Following your dreams is not always easy, but it's sure better than keeping the status quo
|Another damn invitation landed in my mailbox and I let out a ragged groan. Didn't anyone around here have vision, I thought giving a silent scream behind tightly closed eyes.
"Oh, Lydia is getting married." my mother's sing song voice rippled the air around my head as she read the invitation over my shoulder. "That's so sweet. She and Tom have always made such a lovely couple."
I cracked my eyes open and pasted a pained smile on my face. I waited for the proverbial 'when are you gonna get married', but it never came. Instead my mother had clamped her lips, willing herself to not say it; not to upset me.
It had only been a week since Simon, my high school boyfriend and I had called it quits. I'd broken it off at Angel's wedding, right after he'd popped the question. I still remembered the wall of stares and felt the anguish as I'd said 'no' and heard the community gasp. I'd wanted to apologize, but could not get the words out beyond the anger I felt at having been flung into center stage shortly after the bride and groom's first dance. It was as if he expected me to accept because everyone was watching. And I just couldn't.
The expectation of doing the expected felt too much like a noose around my neck. I couldn't stay here. I needed to get out. There was no way I was sitting through another friend's wedding, especially when everyone would be there. The awkwardness of it felt like salt in a wound.
I handed my mother the invitation and left the room.
Within the week I had purchased a used pink RV, left a note saying goodbye and slipped away, heading southeast towards my dreams. All my worldly possessions thrown into a duffel bag, along with my guitar. I expected to live like a gypsy.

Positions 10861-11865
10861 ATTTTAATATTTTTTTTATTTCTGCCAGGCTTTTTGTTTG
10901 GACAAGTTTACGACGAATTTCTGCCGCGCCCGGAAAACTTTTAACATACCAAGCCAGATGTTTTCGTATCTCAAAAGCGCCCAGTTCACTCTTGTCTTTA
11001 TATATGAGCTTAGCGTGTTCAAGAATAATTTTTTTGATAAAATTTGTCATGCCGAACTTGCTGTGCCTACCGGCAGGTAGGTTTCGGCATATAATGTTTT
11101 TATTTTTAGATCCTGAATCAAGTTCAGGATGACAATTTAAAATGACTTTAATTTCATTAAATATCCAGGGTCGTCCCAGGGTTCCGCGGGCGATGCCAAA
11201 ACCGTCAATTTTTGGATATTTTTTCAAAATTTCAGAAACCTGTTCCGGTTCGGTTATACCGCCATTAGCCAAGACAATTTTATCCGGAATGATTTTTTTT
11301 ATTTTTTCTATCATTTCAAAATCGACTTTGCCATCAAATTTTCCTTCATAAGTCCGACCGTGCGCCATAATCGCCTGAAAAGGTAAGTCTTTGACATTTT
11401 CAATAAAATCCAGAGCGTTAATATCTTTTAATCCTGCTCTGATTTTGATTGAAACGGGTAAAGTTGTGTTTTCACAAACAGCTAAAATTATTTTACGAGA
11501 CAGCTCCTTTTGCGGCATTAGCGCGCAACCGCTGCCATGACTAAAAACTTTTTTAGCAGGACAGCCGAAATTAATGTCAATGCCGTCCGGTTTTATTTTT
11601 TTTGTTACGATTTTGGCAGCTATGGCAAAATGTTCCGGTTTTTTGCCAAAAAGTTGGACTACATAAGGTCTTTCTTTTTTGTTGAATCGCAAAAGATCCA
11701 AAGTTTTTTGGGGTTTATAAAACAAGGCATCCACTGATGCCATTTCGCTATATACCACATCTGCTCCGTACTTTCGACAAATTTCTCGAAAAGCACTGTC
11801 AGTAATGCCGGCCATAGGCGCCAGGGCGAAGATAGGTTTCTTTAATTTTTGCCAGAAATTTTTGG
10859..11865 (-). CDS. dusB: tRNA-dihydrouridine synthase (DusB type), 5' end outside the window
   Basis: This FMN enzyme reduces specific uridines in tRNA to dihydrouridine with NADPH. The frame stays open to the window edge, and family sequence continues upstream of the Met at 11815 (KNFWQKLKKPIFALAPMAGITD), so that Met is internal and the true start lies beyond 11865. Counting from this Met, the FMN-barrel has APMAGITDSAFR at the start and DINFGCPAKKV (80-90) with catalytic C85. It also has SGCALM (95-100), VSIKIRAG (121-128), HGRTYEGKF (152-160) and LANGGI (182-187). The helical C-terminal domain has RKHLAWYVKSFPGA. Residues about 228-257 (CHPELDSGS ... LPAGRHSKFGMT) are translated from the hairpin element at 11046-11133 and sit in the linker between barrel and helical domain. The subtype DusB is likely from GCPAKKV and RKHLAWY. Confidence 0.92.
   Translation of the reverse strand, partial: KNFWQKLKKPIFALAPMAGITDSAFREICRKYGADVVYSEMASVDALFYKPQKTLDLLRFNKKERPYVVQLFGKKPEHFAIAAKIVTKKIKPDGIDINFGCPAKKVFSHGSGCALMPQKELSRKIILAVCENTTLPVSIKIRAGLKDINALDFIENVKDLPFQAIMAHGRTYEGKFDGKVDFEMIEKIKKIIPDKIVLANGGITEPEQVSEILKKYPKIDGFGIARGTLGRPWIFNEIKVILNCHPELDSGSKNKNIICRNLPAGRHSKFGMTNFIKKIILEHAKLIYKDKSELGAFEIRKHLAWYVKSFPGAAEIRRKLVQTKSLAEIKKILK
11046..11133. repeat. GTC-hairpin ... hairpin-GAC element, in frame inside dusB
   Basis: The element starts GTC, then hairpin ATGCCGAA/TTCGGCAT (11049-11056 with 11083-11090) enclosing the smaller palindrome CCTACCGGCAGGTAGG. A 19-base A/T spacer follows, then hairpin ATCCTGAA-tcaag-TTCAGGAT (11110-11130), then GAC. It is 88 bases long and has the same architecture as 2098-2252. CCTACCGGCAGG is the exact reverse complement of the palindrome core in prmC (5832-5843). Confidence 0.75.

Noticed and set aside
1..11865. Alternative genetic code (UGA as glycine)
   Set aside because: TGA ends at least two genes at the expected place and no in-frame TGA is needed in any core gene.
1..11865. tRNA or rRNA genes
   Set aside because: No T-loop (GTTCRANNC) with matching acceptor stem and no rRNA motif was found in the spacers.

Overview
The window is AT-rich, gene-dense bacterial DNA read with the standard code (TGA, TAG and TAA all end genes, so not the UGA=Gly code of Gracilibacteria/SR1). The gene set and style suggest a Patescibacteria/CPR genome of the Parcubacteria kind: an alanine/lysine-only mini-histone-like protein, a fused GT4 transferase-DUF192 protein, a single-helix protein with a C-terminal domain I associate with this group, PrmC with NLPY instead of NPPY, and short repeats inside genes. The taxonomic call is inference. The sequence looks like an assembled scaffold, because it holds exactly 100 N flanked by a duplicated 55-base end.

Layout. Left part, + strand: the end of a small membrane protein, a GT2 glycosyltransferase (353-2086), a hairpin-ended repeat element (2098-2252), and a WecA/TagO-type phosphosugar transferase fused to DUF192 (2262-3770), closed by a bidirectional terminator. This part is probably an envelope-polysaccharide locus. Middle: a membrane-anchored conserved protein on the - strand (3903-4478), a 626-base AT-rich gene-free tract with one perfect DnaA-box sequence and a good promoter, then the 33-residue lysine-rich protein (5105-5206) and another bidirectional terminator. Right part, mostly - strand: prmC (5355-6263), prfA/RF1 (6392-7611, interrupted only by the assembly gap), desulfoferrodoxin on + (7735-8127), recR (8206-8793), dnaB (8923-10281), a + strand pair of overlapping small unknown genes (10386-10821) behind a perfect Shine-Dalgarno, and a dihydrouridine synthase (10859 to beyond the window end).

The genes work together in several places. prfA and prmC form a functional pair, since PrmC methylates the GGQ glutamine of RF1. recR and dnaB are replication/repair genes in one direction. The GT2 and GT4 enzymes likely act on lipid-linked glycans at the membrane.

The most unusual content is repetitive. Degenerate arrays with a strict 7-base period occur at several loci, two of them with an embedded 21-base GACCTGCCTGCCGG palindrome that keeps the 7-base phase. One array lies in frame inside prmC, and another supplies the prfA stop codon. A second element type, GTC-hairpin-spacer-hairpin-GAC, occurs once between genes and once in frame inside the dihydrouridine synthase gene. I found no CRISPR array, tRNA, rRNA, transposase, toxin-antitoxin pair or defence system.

I had no plan, no real destination, just the open road and a hope for something more. I couldn't go back. I wouldn't go back. There was nothing left for me there.
I drove for several days only stopping for necessities and a few meager opportunities to stretch my legs and use the facilities. I wanted to put as much distance between me and that sleepy town as I could.
By the time I reached Tennessee I was road weary and needed to restock my dwindling money supply. A help wanted sign at the local diner drew me in and since I already had ample experience from my parent’s diner, I figured a little time to work and figure out my plan was in order.
Rodney hired me on the spot. He was as greasy as his greasy spoon, but I didn’t care. A pay check was a pay check. The fact that I could start right away also helped. Noon rush was coming up and his ‘usual gal’ hadn’t shown up.
I changed into the tiny uniform and pulled at the hem hoping for a few more inches. Apparently, I got to work in a little bitty skirt that barely covered my butt. I had a feeling I wasn’t going to like the clientele much.
My own hometown didn’t prepare me for the roaming hands or smarmy smiles.
Denise, a girl not much older than myself, showed me how to handle the more insidious boys. Rodney appeared to see it as all good fun, but my skin was crawling by the time I finished my shift.
“How can you put up with this?” I asked her as we cleared tables and wiped down the counters.
She shrugged and whispered back, “What else have I got to do, besides Rodney’s my uncle. He don’t touch me, but watch him. He can be worse than the customers.”
That raised the hairs on my scalp. I didn’t want trouble. Maybe asking to park my RV out back over night was not a good thing. I didn’t want to be alone.
“Hey, whatcha doing tonight?” I asked, hoping for a distraction.
Again she shrugged, before adding, “my friend Stella and I were planning on going to the lake. You should come. We swim and do up a big bonfire. Some of the guys sing...”
She smiled. It was probably the first real easy smile I’d seen from her all day, besides the one she had given me when we had started that morning.
“A couple of us figure we got some talent. You sing?”
I nodded, feeling my gut loosening and that free feeling slipping back over my soul. We walked out of the diner and headed back towards my RV so I could get my swimsuit and my guitar.
“Hey, this is a sweet ride,” she said as she climbed into my living space. Seeing the guitar, she lightened up even more. “You play?”
When I nodded, she asked if I would play her something. I grinned as I told her, “I figure I got some talent, too.”
She laughed as she settled in to listen to me play. I picked something she might know - a Dixie Chicks song - The Long Way Around.